MANILA — The Philippine power grid operator warned on Wednesday of further outages on the island of Luzon, which is home to more than half of the country’s 110 million people, after electricity supplies were hit by power plant shutdowns.
The electricity output capacity is projected to be 6% short of the requirement on Wednesday, marking a second day of shortfalls on Luzon, the National Grid Corporation of the Philippines (NGCP) said in an advisory.
It said available power capacity was expected to reach 11,260 megawatts, with peak demand seen hitting 11,976 MW.
Given the shortfall, NGCP said rotating outages were expected to continue in parts of Luzon, including portions of the capital region of metropolitan Manila.
Wednesday’s 716 MW deficit is nearly four times bigger than the 185 MW shortfall on Tuesday, highlighting the precarious electricity supply position that is often felt by consumers at this time of year when demand peaks due to hotter weather.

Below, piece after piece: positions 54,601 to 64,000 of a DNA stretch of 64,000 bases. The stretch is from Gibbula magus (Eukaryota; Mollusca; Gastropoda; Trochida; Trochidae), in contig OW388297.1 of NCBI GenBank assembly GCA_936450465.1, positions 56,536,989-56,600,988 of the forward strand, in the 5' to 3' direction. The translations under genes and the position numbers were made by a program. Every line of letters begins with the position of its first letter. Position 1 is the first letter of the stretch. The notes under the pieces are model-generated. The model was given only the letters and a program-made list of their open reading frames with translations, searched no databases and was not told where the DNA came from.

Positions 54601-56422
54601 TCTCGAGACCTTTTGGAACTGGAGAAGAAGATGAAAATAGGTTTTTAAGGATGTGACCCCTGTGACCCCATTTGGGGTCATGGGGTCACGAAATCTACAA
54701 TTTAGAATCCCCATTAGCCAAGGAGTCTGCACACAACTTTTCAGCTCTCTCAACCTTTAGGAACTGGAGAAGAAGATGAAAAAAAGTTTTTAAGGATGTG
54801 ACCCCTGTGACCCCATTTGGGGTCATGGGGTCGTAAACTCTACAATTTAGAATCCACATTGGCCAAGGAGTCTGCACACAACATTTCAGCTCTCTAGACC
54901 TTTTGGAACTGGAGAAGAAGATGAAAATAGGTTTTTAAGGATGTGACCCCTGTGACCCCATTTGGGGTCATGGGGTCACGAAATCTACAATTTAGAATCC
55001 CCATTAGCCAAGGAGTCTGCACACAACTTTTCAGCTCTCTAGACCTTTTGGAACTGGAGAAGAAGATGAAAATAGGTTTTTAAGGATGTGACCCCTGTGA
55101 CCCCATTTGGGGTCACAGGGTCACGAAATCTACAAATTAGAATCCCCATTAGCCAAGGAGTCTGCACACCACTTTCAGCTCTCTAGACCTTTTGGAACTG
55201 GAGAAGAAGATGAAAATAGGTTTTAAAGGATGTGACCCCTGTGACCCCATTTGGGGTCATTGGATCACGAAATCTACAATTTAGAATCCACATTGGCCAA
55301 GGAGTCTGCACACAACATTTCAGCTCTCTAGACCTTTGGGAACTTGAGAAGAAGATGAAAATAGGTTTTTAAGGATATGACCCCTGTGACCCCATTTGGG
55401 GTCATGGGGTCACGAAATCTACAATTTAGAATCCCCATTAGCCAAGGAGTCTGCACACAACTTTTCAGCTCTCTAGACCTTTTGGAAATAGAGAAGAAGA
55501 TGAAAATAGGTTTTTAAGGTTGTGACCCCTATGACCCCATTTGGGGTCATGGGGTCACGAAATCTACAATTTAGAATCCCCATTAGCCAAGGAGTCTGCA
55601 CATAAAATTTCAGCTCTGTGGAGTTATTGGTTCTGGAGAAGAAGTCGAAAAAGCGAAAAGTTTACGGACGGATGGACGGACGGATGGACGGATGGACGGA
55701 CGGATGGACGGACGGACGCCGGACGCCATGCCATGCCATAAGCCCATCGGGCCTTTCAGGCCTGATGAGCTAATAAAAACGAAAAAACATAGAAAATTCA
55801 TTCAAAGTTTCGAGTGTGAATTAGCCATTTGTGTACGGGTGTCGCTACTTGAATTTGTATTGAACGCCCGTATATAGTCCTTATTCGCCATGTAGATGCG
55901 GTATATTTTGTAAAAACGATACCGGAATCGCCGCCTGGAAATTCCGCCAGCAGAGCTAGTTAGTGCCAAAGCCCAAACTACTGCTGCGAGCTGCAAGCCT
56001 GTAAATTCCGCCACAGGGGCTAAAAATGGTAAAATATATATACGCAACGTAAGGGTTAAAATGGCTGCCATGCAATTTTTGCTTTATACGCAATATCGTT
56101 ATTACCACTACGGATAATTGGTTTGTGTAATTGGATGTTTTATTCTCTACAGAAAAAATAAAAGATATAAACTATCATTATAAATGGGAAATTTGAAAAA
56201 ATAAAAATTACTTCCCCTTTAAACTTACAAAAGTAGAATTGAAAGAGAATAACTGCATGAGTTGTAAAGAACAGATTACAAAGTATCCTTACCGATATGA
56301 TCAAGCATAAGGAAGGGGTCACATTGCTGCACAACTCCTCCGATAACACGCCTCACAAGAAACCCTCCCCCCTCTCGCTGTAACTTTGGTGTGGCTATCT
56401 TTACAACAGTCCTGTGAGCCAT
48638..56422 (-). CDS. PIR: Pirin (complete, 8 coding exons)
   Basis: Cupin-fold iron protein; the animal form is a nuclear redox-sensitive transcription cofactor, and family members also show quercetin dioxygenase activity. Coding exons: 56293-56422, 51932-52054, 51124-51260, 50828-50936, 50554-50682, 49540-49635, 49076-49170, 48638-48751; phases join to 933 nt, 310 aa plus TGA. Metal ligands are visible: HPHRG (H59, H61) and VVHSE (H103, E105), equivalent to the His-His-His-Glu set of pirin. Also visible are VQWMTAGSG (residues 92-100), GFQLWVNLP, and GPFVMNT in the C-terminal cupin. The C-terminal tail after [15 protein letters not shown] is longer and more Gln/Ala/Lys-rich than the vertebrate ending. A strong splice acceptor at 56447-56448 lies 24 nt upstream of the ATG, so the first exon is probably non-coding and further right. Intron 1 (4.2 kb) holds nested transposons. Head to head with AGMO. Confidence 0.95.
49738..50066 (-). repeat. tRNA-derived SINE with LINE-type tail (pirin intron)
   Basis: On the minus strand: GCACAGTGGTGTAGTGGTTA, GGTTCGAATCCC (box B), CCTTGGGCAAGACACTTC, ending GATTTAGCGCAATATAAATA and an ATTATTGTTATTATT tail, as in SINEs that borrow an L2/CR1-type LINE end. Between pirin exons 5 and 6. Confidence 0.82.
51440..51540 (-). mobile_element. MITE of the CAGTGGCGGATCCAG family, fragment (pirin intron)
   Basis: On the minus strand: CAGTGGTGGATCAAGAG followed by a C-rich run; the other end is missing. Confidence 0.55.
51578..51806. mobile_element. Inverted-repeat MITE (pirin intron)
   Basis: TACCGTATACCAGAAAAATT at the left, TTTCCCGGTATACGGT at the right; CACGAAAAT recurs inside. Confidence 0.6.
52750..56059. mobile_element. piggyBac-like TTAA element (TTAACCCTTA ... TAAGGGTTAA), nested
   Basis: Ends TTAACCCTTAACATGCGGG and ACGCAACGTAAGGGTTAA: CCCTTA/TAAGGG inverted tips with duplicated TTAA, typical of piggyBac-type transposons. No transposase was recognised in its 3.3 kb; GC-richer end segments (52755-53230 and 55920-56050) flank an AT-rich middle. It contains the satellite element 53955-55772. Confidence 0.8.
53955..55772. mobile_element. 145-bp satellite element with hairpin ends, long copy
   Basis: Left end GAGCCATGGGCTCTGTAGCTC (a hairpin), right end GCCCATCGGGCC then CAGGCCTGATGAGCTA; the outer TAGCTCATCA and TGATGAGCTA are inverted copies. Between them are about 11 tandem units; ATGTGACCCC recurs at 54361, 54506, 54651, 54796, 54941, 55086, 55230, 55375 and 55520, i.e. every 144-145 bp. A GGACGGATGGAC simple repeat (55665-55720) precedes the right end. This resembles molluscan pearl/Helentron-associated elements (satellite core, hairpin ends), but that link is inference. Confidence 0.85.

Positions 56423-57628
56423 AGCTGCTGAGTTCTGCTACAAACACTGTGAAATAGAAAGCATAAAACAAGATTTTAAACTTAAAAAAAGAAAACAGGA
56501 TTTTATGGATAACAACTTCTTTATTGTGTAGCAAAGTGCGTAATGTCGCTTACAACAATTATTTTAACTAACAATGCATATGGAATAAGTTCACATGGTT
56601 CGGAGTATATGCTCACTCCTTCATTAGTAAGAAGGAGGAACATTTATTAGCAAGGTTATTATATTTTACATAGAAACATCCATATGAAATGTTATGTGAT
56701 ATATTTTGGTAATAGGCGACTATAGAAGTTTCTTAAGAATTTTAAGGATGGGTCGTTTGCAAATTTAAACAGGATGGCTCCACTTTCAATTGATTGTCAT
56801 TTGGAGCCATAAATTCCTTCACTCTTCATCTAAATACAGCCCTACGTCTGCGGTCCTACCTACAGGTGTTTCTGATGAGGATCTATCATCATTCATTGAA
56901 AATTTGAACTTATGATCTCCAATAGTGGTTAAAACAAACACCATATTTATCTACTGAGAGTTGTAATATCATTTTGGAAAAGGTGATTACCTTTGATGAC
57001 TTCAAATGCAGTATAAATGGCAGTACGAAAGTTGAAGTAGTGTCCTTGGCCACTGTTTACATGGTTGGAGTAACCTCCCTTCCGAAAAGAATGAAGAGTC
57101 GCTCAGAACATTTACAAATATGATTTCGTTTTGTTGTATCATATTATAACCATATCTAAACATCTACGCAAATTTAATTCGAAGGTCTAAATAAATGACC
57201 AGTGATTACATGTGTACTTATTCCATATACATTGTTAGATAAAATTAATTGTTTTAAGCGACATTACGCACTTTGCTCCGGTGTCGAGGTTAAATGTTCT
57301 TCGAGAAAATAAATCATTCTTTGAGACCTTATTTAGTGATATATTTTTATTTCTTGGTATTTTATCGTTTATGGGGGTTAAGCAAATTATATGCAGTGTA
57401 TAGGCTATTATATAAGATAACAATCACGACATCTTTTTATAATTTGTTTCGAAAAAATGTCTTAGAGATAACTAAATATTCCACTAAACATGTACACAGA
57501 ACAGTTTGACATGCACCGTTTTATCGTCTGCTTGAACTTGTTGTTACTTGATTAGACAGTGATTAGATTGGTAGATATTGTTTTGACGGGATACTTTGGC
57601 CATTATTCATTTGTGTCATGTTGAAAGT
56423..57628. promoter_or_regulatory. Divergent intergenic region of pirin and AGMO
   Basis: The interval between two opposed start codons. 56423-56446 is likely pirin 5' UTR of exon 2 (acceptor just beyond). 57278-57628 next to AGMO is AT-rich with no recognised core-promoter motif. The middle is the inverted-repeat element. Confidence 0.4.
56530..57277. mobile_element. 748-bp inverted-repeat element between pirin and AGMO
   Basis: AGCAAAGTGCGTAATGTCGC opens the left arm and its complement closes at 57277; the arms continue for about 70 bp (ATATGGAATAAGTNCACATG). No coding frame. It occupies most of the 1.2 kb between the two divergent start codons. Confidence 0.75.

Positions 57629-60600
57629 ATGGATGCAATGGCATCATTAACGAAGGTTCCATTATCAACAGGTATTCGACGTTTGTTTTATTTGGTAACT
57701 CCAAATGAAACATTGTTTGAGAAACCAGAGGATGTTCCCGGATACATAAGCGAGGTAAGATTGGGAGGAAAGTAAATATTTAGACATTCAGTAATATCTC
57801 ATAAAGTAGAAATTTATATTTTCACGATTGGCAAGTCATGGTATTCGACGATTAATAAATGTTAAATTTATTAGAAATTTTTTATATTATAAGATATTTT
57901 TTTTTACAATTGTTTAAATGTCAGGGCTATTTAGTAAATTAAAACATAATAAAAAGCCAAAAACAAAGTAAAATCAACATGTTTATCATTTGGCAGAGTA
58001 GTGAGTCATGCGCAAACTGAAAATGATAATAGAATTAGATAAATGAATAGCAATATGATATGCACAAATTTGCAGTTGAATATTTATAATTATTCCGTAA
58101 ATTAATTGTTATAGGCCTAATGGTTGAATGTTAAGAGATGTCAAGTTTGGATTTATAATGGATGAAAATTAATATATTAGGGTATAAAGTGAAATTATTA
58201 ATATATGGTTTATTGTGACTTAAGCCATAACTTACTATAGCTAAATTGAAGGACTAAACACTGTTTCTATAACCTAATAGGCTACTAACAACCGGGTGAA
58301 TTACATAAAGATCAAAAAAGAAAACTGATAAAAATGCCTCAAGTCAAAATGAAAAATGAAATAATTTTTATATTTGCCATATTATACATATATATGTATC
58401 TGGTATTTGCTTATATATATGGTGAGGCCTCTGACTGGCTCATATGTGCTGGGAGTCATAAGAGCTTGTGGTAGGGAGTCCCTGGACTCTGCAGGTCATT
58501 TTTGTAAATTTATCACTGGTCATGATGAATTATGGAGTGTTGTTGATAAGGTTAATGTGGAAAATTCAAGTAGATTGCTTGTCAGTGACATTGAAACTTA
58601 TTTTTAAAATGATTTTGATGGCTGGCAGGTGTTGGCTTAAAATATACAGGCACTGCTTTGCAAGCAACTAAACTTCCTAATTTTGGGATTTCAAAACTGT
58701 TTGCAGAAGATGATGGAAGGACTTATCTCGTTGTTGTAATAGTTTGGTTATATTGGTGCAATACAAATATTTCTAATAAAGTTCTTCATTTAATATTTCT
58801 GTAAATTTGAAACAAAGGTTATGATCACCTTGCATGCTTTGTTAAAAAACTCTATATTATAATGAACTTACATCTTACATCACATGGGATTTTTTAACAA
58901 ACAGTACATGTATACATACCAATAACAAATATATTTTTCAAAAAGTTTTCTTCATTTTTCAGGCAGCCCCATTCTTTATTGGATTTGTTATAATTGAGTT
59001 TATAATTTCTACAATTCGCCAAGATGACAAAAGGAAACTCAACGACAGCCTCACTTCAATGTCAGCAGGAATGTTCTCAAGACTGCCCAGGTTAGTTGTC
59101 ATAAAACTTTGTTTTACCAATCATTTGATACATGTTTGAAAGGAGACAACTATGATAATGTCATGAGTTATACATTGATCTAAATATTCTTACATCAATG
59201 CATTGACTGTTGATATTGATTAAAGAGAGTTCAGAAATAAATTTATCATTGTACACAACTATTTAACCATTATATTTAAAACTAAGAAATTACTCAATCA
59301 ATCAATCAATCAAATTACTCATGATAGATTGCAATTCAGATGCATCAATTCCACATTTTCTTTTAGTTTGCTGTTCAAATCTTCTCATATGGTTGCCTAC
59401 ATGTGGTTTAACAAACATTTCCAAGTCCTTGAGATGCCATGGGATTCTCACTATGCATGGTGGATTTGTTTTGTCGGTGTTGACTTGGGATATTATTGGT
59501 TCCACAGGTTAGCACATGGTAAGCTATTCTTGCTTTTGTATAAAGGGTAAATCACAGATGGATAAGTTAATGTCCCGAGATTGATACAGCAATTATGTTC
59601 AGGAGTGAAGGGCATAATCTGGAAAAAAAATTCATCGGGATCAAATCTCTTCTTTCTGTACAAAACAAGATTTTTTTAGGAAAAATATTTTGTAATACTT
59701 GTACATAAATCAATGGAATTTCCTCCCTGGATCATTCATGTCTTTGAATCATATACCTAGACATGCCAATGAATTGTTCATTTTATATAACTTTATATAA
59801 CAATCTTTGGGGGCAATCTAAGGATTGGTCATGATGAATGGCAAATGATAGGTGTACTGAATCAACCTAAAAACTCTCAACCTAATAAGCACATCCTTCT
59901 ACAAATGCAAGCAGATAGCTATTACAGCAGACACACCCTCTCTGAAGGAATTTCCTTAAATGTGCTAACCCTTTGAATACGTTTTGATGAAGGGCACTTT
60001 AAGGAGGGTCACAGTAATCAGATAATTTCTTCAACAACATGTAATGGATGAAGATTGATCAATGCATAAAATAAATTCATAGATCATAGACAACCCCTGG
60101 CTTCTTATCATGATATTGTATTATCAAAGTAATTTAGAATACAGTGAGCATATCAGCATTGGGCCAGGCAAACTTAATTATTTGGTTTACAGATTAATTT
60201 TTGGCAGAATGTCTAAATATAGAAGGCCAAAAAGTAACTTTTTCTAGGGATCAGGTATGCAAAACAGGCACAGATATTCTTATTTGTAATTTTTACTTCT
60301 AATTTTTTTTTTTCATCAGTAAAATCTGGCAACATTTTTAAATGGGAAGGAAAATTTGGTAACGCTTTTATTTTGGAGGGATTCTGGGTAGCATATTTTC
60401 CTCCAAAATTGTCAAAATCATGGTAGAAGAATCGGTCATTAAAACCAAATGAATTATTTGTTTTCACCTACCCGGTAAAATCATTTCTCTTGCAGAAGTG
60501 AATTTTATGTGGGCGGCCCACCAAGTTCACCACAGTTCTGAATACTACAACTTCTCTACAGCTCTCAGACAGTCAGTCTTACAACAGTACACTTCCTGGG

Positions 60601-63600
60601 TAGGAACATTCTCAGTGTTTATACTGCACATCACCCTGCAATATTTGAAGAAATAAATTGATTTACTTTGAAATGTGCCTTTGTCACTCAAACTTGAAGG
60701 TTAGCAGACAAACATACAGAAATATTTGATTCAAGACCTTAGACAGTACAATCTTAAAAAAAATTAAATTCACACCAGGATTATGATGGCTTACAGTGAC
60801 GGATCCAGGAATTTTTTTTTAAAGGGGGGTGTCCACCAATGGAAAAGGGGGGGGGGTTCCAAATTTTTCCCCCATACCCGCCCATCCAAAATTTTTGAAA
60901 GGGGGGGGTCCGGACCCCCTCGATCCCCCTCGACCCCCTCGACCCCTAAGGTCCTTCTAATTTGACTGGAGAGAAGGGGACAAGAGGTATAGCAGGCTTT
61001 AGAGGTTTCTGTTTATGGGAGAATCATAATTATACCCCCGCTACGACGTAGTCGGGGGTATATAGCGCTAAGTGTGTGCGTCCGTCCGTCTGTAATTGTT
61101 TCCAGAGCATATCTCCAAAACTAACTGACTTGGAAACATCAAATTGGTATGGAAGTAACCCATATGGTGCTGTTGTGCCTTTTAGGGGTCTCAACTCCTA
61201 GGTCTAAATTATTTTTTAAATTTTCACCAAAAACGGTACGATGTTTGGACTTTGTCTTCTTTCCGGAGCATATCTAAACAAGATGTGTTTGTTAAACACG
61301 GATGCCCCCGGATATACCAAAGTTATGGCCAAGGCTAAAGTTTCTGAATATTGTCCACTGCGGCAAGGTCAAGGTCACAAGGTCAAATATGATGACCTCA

The outages are another blow for the Philippine economy, which is recovering from a steep pandemic-induced recession, with metropolitan Manila alone accounting for around 40% of economic output.
The outages could also present a challenge for authorities to ensure steady power supply for COVID-19 vaccine storage facilities.
In a statement, the Department of Energy (DOE) said it has put the Luzon grid on “red alert” status during peak demand hours from 9 a.m. to 5 p.m., and in the evening until 11 p.m.
The DOE, which attributed the power deficit to several planned and unplanned power plant shutdowns, said the shortage should ease later on Wednesday when one of the plants hit by an unplanned outage comes back onstream, boosting supply by 647 MW.
An electricity price cap has also been imposed to protect consumers from possible price spikes, it said.
The DOE expects more than 3,000 MW of additional capacity to come onstream in coming years and is encouraging more investment in renewables and clean power technology after declaring a moratorium on endorsing greenfield coal power plants. —Reporting by Enrico Dela Cruz Editing by Ed Davies